by Harvey Wrightman
The buzz-words nowadays are “Community Engagement” or “Social license” – when you hear those words from the policy mandarins of the provincial government, the people who know what is best for us, be ready for something that is quite the opposite. Unhappy with the widespread opposition to wind projects, our mandarins have been scheming to show there is no opposition. To get the sentiment of a community to a project, ordinary people like myself would simply canvass/petition/survey the affected area. Not so with the mandarins, who seeing the problems of direct democracy, prefer to add layers of insensitivity to the process – ask those who will not be affected – and offer them some money. That will get desired results. It’s called, diluting the pool.
The IESO (Independent Electricity system Operator) has released the new Large Renewable Procurement (LRP) (click on LRP I RFP and go to Sec. 3.3, pg. 47), which means more large wind projects. For this round of contracts, companies need only conduct ONE public meeting (see, we did have an effect at those open houses); but, the companies must obtain a measure of local support.
So looking at the chart: “Community Engagement” rates 80 points, and “Aboriginal Participation” rates 20 points. The aim for the wind company is to get as much consent to their project as possible. Not so easy these days as people have become aware of the adverse impacts of wind turbines. The higher the point score, the higher the project is in the queue, supposedly. Let’s see how they might do it.
An example of “Aboriginal Participation” would be the Grand Bend Wind Farm where both Walpole Island FN and Sarnia FN have a share in the project. Essentially the province provided a large part of the cash for First Nations to buy-in. Significantly Kettle and Stoney Point FN which is next door to the project refused to take the money offered to join that venture. Walpole Is. And Sarnia are 40 km removed. Therein lies the first flaw in the process: those most affected are the least likely to give consent. Cash offerings have the look of “blood money.” Makes sense doesn’t it. Well, not to the provincial mandarins who imagine they are always correct; and, who act without knowledge of local conditions. This is a mistake that they make repeatedly.
On to “Community Engagement”. This is got/bought by approaching local landowners to participate, either being offered “turbine host contracts” or “good neighbour contracts”. Once signed to either contract, all rights to oppose the project are finished – and for 50 years forward. Given the negative impacts of turbines, signing a “good neighbour” contract is not very attractive. In the original draft document, the consent of 100% of the abutting was proposed. Wind companies bargained that down to 75%. Here is where communities can mobilize, but they must act quickly and network/footwork through the area to counter the land maggots who will be harassing people in the project area, telling whatever lies are needed to get signatures.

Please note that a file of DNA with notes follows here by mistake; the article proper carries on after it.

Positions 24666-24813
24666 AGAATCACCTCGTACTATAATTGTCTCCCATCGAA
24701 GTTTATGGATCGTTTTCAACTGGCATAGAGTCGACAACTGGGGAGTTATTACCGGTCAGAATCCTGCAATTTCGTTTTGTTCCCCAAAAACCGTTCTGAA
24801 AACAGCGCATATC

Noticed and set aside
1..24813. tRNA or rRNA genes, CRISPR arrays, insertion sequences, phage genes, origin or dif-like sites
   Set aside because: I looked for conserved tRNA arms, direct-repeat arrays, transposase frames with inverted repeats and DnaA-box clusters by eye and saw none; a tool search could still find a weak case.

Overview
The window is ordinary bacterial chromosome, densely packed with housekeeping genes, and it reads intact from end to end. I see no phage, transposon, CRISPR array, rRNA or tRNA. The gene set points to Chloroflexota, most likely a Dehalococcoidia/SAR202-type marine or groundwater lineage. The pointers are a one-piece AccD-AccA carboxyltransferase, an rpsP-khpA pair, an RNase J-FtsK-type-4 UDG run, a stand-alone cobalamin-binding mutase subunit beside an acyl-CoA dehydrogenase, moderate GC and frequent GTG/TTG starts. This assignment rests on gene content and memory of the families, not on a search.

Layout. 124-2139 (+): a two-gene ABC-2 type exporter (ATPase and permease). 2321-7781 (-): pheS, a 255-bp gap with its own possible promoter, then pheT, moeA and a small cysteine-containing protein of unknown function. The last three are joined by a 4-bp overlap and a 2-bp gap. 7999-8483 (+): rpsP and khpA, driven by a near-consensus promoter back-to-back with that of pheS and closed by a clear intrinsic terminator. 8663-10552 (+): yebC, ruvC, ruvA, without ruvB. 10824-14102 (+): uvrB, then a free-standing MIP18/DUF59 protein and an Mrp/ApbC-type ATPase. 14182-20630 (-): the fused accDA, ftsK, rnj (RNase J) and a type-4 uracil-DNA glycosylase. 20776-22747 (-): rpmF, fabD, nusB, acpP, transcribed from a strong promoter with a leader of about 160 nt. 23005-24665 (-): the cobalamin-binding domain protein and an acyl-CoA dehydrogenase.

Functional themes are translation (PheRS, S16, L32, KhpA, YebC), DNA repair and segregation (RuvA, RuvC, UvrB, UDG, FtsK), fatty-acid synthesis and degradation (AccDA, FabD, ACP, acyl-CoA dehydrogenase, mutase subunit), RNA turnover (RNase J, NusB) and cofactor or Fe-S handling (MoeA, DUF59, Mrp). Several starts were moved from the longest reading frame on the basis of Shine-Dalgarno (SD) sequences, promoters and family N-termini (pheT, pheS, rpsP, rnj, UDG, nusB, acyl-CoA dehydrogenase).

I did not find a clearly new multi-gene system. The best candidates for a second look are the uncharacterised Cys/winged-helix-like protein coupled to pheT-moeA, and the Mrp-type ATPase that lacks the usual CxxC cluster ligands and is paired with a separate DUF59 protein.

…and, the mandarins have one more trick to play – the municipal council which will always be rent seekers and willing to sell out their residents for a dollar on a doughnut – how well I understand that. Wind companies will offer “vibrancy funds” which may mean “bribrancy funds”, “schmeergelder”, “grease money” – whatever term you prefer. The mandarins deliberately capped the individual turbine assessment at $60,000 – $100,000/ turbine – artificially low so the companies could offer “cash incentives” to municipalities and maybe some under the table money/favours. Who knows? This is where forceful, direct action is needed to impress on the council the nature of this money and any acceptance of it. There are some things that should not be done and selling out the people for a few shekels is high on the list. It doesn’t have to be done.